Poll

8 votes (53.33%)
6 votes (40%)
3 votes (20%)
2 votes (13.33%)
6 votes (40%)
1 vote (6.66%)
3 votes (20%)
2 votes (13.33%)
8 votes (53.33%)
5 votes (33.33%)

15 members have voted

Wizard
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Wizard
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March 31st, 2020 at 8:03:54 AM permalink
Quote: unJon

What makes you think Tom is saying two ties is 2t and not t^2? Itís the same answer since t=2



Good point. However, I'm sticking with my answer, but admit it is subject to interpretation.
It's not whether you win or lose; it's whether or not you had a good bet.
Wizard
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Wizard
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March 31st, 2020 at 8:05:56 AM permalink
Quote: unJon

This one will be truly easy for those on this forum, but itís an old classic and I used to use it as an interview question (updated for the current crisis):

With 10% of the population having COVID-19, the world is in extreme crisis. Thankfully, a new Pharma company has just created an instant COVID-19 test that is 90% accurate. World leaders have mandated that everyone take the test in the hopes this will enable the virus to finally be contained. You dutifully show up at Walmart (wearing your N95 mask and staying six feet away from everyone else) to get tested in the pharmacy. Bad news: the test is positive for COVID-19.

What is the probability you actually have COVID-19?



This is a classic problem in conditional probability.

Prob(CV given positive test) = Prob(CV and positive test) / Prob(positive test) = 0.1 * 0.9 / (0.1 * 0.9 + 0.9*0.1) = 0.5
It's not whether you win or lose; it's whether or not you had a good bet.
ThatDonGuy
ThatDonGuy
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March 31st, 2020 at 8:39:03 AM permalink
I never liked the "picture equations", because...


...I keep forgetting to count the number of items - for example, where there are two shoes in the first equation and just one in the last one

ThatDonGuy
ThatDonGuy
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March 31st, 2020 at 8:44:15 AM permalink
Quote: Wizard

This is a classic problem in conditional probability.


I never liked these either, because you have to assume that the condition for which you are testing is uniform - in this case, the probability that you have COVID-19 is 10%.
Doc
Doc
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March 31st, 2020 at 9:45:39 AM permalink
I punted on the symbols problem from the very beginning, because I thought there were just too many ways to interpret the combinations of symbols.

Suppose that you could determine that a shoe represents the number 5. Do two shoes right beside each other represent 2*5 = 10, or 5*5 = 25, or a double-digit-symbol = 55? With that much ambiguity in the symbols -- even without the hidden shoes and straps added to the man (which I didn't see) -- I just thought the numerous ways to reverse-interpret a set of equations was not something I wanted to try.
ThatDonGuy
ThatDonGuy
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March 31st, 2020 at 11:03:30 AM permalink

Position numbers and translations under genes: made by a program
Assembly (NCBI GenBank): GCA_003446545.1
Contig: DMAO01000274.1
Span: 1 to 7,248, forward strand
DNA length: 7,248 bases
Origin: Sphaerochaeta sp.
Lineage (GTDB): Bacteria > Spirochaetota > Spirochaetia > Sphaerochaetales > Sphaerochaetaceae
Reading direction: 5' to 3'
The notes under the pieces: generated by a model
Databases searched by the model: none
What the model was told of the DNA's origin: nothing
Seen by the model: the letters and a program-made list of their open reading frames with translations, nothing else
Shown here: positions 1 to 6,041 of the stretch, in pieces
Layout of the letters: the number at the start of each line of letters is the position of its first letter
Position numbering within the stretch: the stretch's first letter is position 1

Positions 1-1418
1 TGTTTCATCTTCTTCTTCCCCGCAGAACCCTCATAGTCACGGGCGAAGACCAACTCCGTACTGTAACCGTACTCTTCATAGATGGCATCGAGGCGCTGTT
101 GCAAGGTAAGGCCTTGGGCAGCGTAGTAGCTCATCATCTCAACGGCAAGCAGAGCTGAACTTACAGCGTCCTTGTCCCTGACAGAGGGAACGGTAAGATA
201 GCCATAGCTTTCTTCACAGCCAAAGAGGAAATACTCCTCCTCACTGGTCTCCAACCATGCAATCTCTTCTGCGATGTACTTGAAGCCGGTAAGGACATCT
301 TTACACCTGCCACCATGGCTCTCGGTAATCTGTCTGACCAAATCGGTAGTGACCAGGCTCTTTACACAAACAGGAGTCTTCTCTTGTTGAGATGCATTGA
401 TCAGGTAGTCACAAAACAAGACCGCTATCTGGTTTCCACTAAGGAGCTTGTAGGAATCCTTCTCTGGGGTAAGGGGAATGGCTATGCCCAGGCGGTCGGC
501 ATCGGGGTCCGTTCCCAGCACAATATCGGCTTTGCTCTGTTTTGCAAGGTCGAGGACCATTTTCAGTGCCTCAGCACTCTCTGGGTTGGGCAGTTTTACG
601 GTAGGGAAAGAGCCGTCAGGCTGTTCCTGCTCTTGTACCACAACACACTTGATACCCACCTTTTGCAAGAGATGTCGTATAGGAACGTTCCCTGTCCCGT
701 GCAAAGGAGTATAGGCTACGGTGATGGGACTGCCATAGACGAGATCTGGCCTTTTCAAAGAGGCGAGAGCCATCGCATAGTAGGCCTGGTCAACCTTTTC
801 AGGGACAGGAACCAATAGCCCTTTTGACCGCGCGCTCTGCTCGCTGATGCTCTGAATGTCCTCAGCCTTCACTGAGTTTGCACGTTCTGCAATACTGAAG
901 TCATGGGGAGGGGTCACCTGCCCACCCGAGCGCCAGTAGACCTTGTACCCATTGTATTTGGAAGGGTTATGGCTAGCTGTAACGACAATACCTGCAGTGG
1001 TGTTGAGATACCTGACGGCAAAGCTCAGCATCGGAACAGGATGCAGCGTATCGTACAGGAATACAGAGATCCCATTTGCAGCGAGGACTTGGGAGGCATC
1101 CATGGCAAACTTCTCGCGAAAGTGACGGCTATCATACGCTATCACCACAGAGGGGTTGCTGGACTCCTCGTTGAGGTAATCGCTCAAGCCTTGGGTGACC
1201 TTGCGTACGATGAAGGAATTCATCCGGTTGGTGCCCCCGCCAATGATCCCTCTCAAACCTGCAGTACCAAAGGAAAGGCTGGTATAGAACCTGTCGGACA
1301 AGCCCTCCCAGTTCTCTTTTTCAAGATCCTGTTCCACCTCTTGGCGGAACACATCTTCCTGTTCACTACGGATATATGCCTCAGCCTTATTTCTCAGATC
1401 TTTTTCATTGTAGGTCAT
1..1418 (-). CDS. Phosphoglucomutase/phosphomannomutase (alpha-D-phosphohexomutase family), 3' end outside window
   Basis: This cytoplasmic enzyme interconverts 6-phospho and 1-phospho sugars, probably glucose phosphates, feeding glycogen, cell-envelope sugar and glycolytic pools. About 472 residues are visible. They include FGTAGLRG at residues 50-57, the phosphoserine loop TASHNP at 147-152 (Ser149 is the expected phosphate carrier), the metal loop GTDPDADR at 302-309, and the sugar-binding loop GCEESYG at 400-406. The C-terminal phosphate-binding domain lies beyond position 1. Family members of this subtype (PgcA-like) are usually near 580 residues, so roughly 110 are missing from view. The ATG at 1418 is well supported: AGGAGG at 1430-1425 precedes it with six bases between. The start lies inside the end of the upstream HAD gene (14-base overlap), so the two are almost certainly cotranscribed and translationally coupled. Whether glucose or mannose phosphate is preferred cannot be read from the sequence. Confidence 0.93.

Quote: Doc

I punted on the symbols problem from the very beginning, because I thought there were just too many ways to interpret the combinations of symbols.

Suppose that you could determine that a shoe represents the number 5. Do two shoes right beside each other represent 2*5 = 10, or 5*5 = 25, or a double-digit-symbol = 55? With that much ambiguity in the symbols -- even without the hidden shoes and straps added to the man (which I didn't see) -- I just thought the numerous ways to reverse-interpret a set of equations was not something I wanted to try.


Almost always, two symbols = 2 x one symbol in these.
rdw4potus
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March 31st, 2020 at 12:53:12 PM permalink
Except for this most recent one and the joke in the bottom line, aren't these picture puzzles just designed to start fights about order of operations? They lay out 3 items of various values, then combine them on a line with both + and * operations. Apparently there's a big age-based divide there, with PEMDAS being replaced by a left-to-right approach.
Last edited by: rdw4potus on Mar 31, 2020
"So as the clock ticked and the day passed, opportunity met preparation, and luck happened." - Maurice Clarett
GMan
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March 31st, 2020 at 1:17:33 PM permalink
Answer: 30

LOL, I went from the first puzzle straight to the last post.
G Man
Wizard
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Wizard
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April 2nd, 2020 at 1:37:02 PM permalink
Time for a fresh problem.

A rectangle bisects a cylinder, going through the center of the bottom and top. The perimeter of the rectangle is 6. What is the maximum volume of the cylinder?
It's not whether you win or lose; it's whether or not you had a good bet.
ksdjdj
ksdjdj
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April 2nd, 2020 at 1:55:58 PM permalink
I will show the working out, if this is correct.
Note: I had "two answers" and this one seemed the most likely to me

Volume = π ≈ 3.14

Edit (about 3 pm):
I think the answer by the Joeman below is lot better than mine, because:
1. He found the answer more efficiently than me (I used a "trial and error" type of way),
2. He can prove that his answer is correct with a formula/method.
Last edited by: ksdjdj on Apr 2, 2020

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